FORT LAUDERDALE, Fla. -- The Miami Heat celebrated an anniversary Thursday. Well, they might have celebrated had there not been a lockout.
Sept. 1 in many ways is an annual reminder of where the franchise once stood and where it stands today, considering almost everything Heat can be categorized as pre-Riley or the franchise's modern era.
On Sept. 1, 1995, the Heat made the only trade to date with the New York Knicks in their 24 seasons, when they agreed to send a first-round pick previously acquired from the Atlanta Hawks and $1 million for the rights to name Pat Riley team president and coach.
The deal was more settlement than transaction, considering how Riley, while still under contract, had faxed in his resignation to the Knicks months earlier and subsequently had entered into discussions with Heat owner Micky Arison, who months earlier had assumed stewardship of the franchise.
Before Riley's arrival, the Heat, over the franchise's first seven seasons, had recorded just one winning season, advanced to the playoffs twice and had recorded a grand total of two playoff victories.
Since then there have been three berths in the conference finals, two trips to the NBA Finals, as well as the 2006 NBA championship. Over Riley's 16 years as the face of the franchise, there have been 13 winning seasons.
So, yes, the annual turning of the calendar to September should resonate, as should the irony that the franchise's only transaction with the Knicks essentially reversed the fortunes of a pair of franchises.
As for the trade itself, the Hawks' 1996 draft pick sent to the Knicks by the Heat turned into forward Walter McCarty, who managed to cobble together a 10-year career that never saw him average more than 9.6 points in any season, with a career 5.2 scoring average.
Surprisingly, despite entering their 24th season, the Heat's limited trade history with the Knicks is not unique. The Heat, in fact, have never completed a trade with the San Antonio Spurs. In addition to the Knicks, the Heat also have made only one trade apiece with Hawks, Charlotte Bobcats, Indiana Pacers, Los Angeles Clippers, Milwaukee Bucks, New Jersey Nets, Orlando Magic, Philadelphia 76ers, Portland Trail Blazers and Washington Wizards.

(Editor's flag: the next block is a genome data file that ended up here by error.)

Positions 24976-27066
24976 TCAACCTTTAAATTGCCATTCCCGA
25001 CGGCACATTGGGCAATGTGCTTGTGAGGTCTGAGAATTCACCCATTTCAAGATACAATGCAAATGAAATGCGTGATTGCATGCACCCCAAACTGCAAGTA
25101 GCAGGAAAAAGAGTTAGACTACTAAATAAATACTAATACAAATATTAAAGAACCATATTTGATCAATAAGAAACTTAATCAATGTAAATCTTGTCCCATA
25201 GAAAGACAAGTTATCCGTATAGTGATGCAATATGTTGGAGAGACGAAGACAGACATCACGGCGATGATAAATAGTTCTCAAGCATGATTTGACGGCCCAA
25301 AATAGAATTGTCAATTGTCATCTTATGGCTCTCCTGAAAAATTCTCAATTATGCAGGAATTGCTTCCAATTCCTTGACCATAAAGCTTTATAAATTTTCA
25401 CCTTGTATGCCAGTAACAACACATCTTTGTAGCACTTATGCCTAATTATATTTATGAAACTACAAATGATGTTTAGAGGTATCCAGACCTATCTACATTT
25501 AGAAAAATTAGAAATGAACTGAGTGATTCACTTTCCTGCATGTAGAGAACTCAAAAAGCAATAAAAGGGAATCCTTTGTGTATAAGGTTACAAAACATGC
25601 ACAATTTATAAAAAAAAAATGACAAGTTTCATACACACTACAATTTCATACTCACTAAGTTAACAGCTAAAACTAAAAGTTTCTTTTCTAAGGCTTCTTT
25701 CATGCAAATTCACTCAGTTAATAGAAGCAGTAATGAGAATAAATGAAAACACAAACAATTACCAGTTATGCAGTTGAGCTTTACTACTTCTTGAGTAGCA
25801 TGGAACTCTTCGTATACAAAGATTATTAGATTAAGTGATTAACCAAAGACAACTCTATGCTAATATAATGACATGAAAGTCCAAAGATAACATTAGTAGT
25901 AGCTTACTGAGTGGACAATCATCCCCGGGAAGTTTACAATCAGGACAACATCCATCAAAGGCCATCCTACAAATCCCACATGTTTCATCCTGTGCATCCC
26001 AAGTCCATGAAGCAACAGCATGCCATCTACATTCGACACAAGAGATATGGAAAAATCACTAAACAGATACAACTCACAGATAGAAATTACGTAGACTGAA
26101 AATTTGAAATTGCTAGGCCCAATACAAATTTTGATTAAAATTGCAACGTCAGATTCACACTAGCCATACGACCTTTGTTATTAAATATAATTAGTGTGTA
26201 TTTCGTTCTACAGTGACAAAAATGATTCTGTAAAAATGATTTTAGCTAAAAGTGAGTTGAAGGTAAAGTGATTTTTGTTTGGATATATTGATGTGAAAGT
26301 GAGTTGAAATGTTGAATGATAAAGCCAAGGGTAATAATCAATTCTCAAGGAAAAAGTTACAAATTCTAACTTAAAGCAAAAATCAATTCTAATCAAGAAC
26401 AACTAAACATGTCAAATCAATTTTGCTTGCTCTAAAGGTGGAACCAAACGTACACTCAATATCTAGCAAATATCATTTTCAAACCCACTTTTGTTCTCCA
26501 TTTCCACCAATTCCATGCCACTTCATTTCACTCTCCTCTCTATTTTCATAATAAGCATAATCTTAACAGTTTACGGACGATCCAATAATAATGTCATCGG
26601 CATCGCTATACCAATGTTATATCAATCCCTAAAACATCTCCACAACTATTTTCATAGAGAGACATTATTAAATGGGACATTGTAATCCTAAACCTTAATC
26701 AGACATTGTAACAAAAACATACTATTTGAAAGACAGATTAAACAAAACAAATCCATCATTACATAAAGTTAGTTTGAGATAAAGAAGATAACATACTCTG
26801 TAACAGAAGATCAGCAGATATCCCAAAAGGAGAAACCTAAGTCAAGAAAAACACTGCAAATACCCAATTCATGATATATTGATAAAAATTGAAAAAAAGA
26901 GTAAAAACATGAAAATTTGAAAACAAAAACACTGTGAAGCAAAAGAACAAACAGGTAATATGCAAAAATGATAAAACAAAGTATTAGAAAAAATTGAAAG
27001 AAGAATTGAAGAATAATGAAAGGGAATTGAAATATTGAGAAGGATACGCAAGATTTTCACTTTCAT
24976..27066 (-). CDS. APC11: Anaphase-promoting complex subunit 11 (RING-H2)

The irony is the Heat's lone transaction with their intrastate rivals also involved a coach, when Stan Van Gundy was released from his Heat consulting contract in exchange for Orlando second-round draft choices that ultimately resulted in picks (Stanko Barac and Darnell Jackson) who immediately were forwarded to other teams.
The anniversary of Riley's arrival, of course, also opens the issue of his departure. While the Heat snuck in the announcement of Nick Arison's promotion over Riley late on a mid-summer Friday afternoon, clearly the post-Riley era is no longer an abstract.
For now, expect Riley to last as long as the LeBron James-Dwyane Wade-Chris Bosh association. The three players have has many as five additional seasons left on their contracts, but there are escape clauses for each starting in the 2014 offseason. In many ways, Riley, 66, remains the glue to what was assembled last summer.
The transaction that delivered Riley from New York 16 years ago hardly was the cleanest in the franchise's 24 seasons, one negotiated as much through the league office as directly with the Knicks, amid allegations of tampering. But even with James, Bosh, Alonzo Mourning and Tim Hardaway later added in deals, it arguably stands as perhaps the most significant.
IN THE LANE